It’s about 20 years overdue, but thanks to the enormous (and ultimately self-serving?) support of my family, I am at last attending full-time professional culinary school (doesn’t that sound so official?) this winter.
I have loved cooking at home forever, and have been lucky enough to eat a lot of delicious and crazy food all over the world. But cooking in a professional kitchen is definitely a new experience. Not least of which is the super flattering uniform, ever smudged little apron and jaunty white students cap. Very stylish…
(I was going to insert a first day of school pic here of my in my uniform but I just JUST can’t bring myself to do it…)
Really one of the greatest aspects of food for me is that there is ALWAYS something new to learn, even in realms I thought I had already mastered. So…here are a few core themes I have noted in my first month of cooking school:
• Work clean – Move everything unnecessary out of your way as you are working, and clean your prep area, knives and other utensils as you go.
• Think ahead – Envision your cooking process and select the mixing bowls, pans, or other items you need with the whole project in mind so you don’t have to keep switching equipment as you go.
• Create a logical workflow – Streamline your set-up so you have everything you need in front of you, line up the steps of your project to minimize the amount of back and forth or running around you need to do.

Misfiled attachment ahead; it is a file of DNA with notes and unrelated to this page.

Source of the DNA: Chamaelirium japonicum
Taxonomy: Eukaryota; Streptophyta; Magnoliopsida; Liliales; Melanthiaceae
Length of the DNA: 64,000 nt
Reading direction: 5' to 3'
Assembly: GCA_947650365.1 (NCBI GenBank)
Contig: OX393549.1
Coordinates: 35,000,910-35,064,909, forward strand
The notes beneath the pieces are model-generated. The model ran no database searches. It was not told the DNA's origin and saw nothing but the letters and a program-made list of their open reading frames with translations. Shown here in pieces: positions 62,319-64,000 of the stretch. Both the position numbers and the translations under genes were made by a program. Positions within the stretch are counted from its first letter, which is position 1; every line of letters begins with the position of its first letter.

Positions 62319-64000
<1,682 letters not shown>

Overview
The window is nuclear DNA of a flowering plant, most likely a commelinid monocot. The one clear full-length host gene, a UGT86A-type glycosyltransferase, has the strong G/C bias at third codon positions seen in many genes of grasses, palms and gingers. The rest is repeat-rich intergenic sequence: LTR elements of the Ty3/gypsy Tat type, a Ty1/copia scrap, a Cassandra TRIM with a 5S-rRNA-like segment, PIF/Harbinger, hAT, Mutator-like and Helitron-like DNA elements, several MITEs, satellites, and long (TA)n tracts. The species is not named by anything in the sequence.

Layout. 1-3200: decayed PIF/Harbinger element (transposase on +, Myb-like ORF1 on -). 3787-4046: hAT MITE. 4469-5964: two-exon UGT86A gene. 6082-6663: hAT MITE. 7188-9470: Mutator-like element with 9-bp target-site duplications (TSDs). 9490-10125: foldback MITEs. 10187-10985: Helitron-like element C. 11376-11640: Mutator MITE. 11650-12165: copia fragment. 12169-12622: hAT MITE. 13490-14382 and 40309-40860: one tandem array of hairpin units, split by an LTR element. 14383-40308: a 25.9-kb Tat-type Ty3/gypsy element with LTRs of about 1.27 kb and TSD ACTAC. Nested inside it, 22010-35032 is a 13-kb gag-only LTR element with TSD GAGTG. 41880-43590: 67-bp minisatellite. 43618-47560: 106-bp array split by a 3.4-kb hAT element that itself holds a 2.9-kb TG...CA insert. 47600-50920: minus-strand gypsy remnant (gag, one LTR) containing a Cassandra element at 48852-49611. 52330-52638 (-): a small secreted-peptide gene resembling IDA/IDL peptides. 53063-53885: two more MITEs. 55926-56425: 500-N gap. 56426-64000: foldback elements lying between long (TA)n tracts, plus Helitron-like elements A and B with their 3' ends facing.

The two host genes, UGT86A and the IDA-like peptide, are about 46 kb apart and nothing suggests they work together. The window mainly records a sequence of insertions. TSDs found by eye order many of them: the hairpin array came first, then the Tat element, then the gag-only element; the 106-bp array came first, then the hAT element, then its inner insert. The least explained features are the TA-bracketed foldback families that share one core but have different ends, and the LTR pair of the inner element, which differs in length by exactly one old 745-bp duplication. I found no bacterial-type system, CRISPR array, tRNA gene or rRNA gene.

• Taste at every stage – In most cases we season food just before it goes on the plate, but don’t wait until the end to taste and adjust! Yes I have been tasting a lot of raw eggs recently, but it’s kind of part of the deal.
• Embrace salt – You can work for hours to layer amazing flavors into a dish, and then they’re overlooked for a simple lack of salt.
• Technique is transferrable – If you learn the basics of how to execute something, you can go on to apply it to many different cuisines or preparations.
• “Cook time” is a ballpark – Rely on your senses rather than just a recipe to determine if food is actually done cooking. There are a lot of variables between ovens, kitchens, and ingredients that will affect the exact time a dish needs to cook.
• It really is about ingredients – Every chef I have met spends a good chunk of time talking about the critical importance of using ingredients that have been well raised, farmed, treated, shipped, handled, delivered and just only finally prepared. We hear this a lot in the media these days, but the bottom line is that for better or for worse the level of care, attention and even love that goes into your raw ingredients very much ends up on the plate.
• Taste is subjective – Everyone has a slightly different experience of taste based on their physiology, genetics and memory/food experience. No two people experience taste exactly the same way. That said, you can train yourself to taste in more detail through trying lots of different things, giving a new food a few chances before you decide about it, and slowing down and being mindful of flavor, aroma and experience as you eat.
• Cooking is a discipline – We always reference the “art” of cooking, but a lot of culinary success actually comes from practice, presence, focus, repetition and attention to detail.
More to come. Happy cooking!